Who will brave the ‘Shark Tank’ for $50,000?

A new downtown sign on the west side of Monterey Street just north of Fourth Street.

The Gilroy Downtown Business Association is shaking things up in a quest to get vacant downtown buildings occupied by baiting budding entrepreneurs to dive headfirst into the “Gilroy Shark Tank” competition in June.

The competition, modeled on the hugely popular ABC program “Shark Tank,” is the brainchild of GDBA President James Suner who hopes a grand prize grant of $50,000 from the GDBA’s unrestricted fund will see aspiring business owners pitch their commercial visions to a trio of experienced local business people.

“It’s a live pitch,” Suner explained. “They have to get up with their charts and graphs.”

Anyone who shows up unprepared “will be eaten alive,” he added, good humoredly.

For the moment, the identities of the judges (or, “Sharks” as Suner refers to them), will remain shrouded in mystery.

“I’ve lined up two of the Sharks and I’m working on the third,” noted Suner, who wants to build public anticipation.

Suner, 48, is the President and CEO of the James Group which specializes in real estate development and construction. Suner has lived in Gilroy for 12 years and watched as other Bay Area cities revitalized their downtown areas. He doesn’t understand why Gilroy should be any different.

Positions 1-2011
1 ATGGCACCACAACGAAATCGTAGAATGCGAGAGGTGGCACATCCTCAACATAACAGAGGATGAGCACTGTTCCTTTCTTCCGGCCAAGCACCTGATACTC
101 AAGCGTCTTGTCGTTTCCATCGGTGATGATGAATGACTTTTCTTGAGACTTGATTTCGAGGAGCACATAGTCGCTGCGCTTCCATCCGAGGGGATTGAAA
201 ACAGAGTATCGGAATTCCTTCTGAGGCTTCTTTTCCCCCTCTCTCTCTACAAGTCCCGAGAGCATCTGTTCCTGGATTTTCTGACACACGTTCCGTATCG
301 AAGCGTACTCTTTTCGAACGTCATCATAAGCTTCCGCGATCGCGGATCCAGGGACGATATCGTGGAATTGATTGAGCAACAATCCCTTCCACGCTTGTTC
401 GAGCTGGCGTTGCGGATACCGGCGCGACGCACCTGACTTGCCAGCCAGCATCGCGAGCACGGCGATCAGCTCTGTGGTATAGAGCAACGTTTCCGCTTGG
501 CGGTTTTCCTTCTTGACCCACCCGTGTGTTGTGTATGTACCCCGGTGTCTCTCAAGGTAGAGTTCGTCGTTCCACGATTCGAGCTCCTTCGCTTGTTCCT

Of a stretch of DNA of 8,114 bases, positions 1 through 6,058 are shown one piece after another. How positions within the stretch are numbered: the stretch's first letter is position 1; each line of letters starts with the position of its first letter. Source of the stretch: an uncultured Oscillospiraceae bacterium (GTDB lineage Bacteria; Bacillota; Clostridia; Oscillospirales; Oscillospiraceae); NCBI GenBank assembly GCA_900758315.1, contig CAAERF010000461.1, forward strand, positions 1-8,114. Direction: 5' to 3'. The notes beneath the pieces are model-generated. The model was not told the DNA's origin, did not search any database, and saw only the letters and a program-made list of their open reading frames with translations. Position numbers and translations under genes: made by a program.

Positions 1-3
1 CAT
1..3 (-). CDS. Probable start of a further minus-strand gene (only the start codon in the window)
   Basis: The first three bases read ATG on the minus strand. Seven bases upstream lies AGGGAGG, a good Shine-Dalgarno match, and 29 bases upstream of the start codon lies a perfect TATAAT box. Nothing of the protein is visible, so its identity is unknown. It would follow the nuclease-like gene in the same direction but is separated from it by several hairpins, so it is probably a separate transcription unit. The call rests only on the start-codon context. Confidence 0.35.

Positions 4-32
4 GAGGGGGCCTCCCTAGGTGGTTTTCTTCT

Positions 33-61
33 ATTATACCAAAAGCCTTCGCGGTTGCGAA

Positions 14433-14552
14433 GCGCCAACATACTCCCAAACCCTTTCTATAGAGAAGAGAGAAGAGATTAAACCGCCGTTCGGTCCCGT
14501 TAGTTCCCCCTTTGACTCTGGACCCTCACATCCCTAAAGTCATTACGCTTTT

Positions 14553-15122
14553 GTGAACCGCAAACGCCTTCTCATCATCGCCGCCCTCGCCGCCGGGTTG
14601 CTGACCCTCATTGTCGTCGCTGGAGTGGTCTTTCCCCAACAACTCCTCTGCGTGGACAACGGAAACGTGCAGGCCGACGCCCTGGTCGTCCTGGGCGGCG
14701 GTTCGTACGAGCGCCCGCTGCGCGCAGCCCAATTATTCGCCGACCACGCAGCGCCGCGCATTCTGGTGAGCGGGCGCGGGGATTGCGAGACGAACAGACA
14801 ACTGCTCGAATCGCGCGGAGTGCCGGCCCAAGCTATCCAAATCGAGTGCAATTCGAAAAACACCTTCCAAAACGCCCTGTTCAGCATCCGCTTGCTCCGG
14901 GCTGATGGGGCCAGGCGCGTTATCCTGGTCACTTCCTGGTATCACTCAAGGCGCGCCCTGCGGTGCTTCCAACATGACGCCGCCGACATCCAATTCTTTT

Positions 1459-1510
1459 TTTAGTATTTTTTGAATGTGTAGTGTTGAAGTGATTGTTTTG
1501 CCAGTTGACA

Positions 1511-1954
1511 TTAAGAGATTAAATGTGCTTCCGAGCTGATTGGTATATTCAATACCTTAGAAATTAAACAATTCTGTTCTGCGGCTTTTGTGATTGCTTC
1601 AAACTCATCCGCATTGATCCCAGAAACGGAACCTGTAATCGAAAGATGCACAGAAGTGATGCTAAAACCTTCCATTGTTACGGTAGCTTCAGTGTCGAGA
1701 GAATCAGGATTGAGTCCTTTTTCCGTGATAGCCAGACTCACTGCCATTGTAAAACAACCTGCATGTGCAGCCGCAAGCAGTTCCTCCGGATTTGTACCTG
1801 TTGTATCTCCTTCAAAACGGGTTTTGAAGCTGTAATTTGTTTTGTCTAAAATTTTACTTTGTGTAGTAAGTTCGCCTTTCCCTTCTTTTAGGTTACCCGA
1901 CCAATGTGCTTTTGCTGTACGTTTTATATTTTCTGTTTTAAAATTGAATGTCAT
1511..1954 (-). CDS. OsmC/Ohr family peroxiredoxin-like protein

“When Santana Row (in San Jose) opened, it literally sucked the life out of the downtowns of Campbell, Los Gatos, Sunnyvale and Mountain View,” he recalled.

But, he adds, all of these downtowns got rebuilt, reoccupied and re-imagined. Suner wants the same for Gilroy.

According to the GDBA website, there are a total of 24 buildings that have one or more vacant spaces in them. Suner has reached out to the majority of the owners and landlords of those buildings in hopes of hooking them with the “Shark Tank Gilroy” idea and to pre-negotiate reduced or graduated leases. Suner admits that these types of negotiations are complicated, but says that he is “yet to hear a negative response.”

Dave Peoples, owner of Garlic City Mercantile and Shirtworks located downtown at 7550 Monterey St., sees the positives in the GDBA’s ambitious competition.

“I feel that anything we can do is better than what we’ve been doing,” he said.

Suner also addressed the issue of the vacant Unreinforced Masonry Buildings that litter the streetscape of downtown.

“We have brand new buildings that are vacant, this (competition) is going to be aimed at everything but Unreinforced Masonry Buildings,” clarified Suner.

The next step is to showcase vacant properties to the aspiring entrepreneurs May 17, so that the contestants can look at the locations and get a feel for the square footage, said Suner.

Following a walk-through of all the available buildings, the contestants will submit an application package that describes in detail the business model. The live pitch, which will be open to the public and is tentatively scheduled for June 8, will see the contestants attempt to win over the Gilroy “Sharks” with their business plans. The event’s location will be determined by how many applications the GDBA receives. If the response is small, upstairs at the Old City Hall Restaurant located at 7400 Monterey St. will be used; if the response is large, then renting the building that used to house the Strand Theater, but now is home to Desero Tequila Town and Restaurant, on Monterey Street could be a possibility.